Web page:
Kayla Williams and Brian McGough met in Iraq in 2003. Williams' new memoir, Plenty of Time When We Get Home, describes their homecoming after McGough suffered physical and cognitive injuries in an IED explosion.
Roy Scranton and Jacob Siegel edited and contributed to the collection of short stories by veterans of the wars in Iraq and Afghanistan. They tell Fresh Air about how soldiers cope with the fear of death, and why many soldiers feel conflicted about sharing their experience with a larger audience.
Brian Castner commanded two Explosive Ordnance Disposal units in Iraq, where his team disabled roadside IEDs and investigated the aftermath of roadside car bombings. He returned home a completely different man, which he details in his memoir, The Long Walk.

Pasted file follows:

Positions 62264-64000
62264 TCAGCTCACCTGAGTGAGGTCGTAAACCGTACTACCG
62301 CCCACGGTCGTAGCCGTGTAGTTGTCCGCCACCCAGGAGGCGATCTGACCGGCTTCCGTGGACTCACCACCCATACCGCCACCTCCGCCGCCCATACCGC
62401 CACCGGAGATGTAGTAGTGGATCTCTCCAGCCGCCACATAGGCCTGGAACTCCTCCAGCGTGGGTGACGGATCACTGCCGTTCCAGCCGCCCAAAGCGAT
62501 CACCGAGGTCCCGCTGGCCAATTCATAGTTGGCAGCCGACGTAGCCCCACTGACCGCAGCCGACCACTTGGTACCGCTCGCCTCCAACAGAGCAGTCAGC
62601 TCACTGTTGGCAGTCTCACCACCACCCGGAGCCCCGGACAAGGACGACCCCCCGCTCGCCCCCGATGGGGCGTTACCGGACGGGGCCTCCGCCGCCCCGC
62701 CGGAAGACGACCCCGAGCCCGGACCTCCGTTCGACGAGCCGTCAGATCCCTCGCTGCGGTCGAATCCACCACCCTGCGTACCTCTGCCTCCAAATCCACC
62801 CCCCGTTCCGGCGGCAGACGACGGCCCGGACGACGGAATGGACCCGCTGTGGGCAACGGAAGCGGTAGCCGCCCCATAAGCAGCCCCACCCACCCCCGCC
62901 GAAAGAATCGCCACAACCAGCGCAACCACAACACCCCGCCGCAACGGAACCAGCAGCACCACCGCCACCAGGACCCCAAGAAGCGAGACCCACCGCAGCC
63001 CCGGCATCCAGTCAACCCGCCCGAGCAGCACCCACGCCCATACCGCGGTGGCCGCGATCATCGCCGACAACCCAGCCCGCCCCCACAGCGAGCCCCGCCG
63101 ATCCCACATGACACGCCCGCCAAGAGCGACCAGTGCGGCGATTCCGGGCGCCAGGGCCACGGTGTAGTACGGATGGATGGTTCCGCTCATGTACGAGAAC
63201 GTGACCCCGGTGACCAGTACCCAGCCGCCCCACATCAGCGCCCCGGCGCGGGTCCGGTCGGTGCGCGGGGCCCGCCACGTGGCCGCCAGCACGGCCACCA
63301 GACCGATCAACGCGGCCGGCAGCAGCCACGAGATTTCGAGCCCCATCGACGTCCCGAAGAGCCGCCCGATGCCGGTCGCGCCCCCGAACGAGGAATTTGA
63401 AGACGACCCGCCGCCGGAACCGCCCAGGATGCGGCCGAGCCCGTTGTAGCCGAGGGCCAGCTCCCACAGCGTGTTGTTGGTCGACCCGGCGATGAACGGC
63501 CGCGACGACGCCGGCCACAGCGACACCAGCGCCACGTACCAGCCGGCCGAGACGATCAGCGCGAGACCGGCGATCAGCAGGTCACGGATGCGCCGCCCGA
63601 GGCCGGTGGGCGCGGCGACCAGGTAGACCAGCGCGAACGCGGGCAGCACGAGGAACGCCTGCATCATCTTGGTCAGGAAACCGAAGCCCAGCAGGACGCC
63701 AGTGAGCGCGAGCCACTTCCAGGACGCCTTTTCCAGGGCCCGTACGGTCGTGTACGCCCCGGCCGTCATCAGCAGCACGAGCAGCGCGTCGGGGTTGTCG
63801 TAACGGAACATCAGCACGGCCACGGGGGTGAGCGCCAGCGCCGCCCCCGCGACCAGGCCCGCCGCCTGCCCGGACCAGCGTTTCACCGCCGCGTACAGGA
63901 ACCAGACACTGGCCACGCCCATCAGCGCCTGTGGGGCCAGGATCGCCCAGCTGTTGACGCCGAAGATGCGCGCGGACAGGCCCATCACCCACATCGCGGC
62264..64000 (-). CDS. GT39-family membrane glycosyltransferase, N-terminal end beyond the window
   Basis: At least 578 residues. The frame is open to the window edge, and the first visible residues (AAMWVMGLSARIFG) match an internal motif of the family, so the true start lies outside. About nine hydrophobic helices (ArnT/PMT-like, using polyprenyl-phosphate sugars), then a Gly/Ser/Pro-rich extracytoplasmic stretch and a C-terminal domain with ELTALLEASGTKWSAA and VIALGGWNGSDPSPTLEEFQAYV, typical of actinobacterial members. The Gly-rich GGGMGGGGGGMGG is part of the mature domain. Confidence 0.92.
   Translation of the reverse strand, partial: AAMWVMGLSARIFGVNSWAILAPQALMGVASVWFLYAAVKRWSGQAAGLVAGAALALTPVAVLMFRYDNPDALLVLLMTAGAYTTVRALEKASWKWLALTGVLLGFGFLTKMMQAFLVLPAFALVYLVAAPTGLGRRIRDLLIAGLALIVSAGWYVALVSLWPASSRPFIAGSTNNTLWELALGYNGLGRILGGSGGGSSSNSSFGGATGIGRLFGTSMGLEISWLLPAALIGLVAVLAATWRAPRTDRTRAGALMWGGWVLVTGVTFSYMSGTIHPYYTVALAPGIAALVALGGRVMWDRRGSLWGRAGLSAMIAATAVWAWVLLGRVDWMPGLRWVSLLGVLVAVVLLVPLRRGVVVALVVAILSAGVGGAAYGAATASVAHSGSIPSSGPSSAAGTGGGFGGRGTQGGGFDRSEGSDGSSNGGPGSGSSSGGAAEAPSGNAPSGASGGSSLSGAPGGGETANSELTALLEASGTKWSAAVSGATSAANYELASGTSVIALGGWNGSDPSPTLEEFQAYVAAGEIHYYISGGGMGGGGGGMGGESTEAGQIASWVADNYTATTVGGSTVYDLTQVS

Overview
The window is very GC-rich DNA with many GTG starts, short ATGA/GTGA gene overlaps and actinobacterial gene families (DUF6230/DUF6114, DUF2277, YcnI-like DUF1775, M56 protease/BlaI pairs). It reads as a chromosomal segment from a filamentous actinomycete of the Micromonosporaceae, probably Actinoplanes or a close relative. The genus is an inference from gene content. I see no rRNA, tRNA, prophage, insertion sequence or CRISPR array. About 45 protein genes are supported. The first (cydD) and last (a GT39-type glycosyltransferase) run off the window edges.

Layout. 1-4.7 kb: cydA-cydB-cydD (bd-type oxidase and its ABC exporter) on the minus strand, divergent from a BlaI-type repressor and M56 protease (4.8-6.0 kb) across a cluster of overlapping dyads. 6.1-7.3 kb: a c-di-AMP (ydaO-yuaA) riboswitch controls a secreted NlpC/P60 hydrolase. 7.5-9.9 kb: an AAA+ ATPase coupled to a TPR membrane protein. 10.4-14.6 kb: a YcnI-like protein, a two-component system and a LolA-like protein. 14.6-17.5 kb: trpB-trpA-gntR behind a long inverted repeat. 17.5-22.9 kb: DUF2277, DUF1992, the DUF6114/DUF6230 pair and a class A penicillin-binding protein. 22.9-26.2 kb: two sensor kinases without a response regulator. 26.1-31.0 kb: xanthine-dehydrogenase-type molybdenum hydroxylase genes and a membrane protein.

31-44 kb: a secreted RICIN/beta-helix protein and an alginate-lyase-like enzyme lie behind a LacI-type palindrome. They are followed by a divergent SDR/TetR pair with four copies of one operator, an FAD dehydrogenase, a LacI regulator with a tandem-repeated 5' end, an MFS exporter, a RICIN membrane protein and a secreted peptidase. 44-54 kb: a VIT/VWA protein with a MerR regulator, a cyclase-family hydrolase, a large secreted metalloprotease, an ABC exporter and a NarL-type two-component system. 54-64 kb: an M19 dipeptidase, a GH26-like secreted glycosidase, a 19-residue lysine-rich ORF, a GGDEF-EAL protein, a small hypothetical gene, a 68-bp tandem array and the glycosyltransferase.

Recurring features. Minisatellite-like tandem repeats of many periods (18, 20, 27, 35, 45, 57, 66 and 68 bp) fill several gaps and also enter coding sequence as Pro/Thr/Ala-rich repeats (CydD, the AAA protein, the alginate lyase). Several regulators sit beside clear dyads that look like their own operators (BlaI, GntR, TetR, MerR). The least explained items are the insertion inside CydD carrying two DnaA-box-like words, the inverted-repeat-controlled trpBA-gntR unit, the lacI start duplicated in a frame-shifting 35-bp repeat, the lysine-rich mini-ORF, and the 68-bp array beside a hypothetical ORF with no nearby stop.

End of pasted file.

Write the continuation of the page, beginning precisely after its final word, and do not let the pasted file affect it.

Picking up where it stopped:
Soldier Brian Turner is no silent witness to war. Instead, he used verse to chronicle his time in the U.S. Army, publishing a book of collected poems titled Here, Bullet. (Originally broadcast on July 22, 2008.).
After years spent studying counterinsurgency, now-retired Lt. Col. John Nagl put his knowledge of rebellion suppression into practice when serving in Iraq. He helped draft an edition of the U.S. Army field manual on counterinsurgency. (Originally broadcast on July 22, 2008.).
In a new documentary premiering on HBO, the journalist explores the life of his friend, the war photographer Tim Hetherington. The two collaborated on the 2010 documentary Restrepo, and Junger was profoundly changed after Hetherington was killed by shrapnel in Libya in 2011.
On the 10-year anniversary of the U.S. invasion of Iraq, journalist Aaron Glantz talks about the challenges American service members face in accessing disability and other benefits. Glantz says there is a backlog of 900,000 claims and that the average waiting period is 273 days.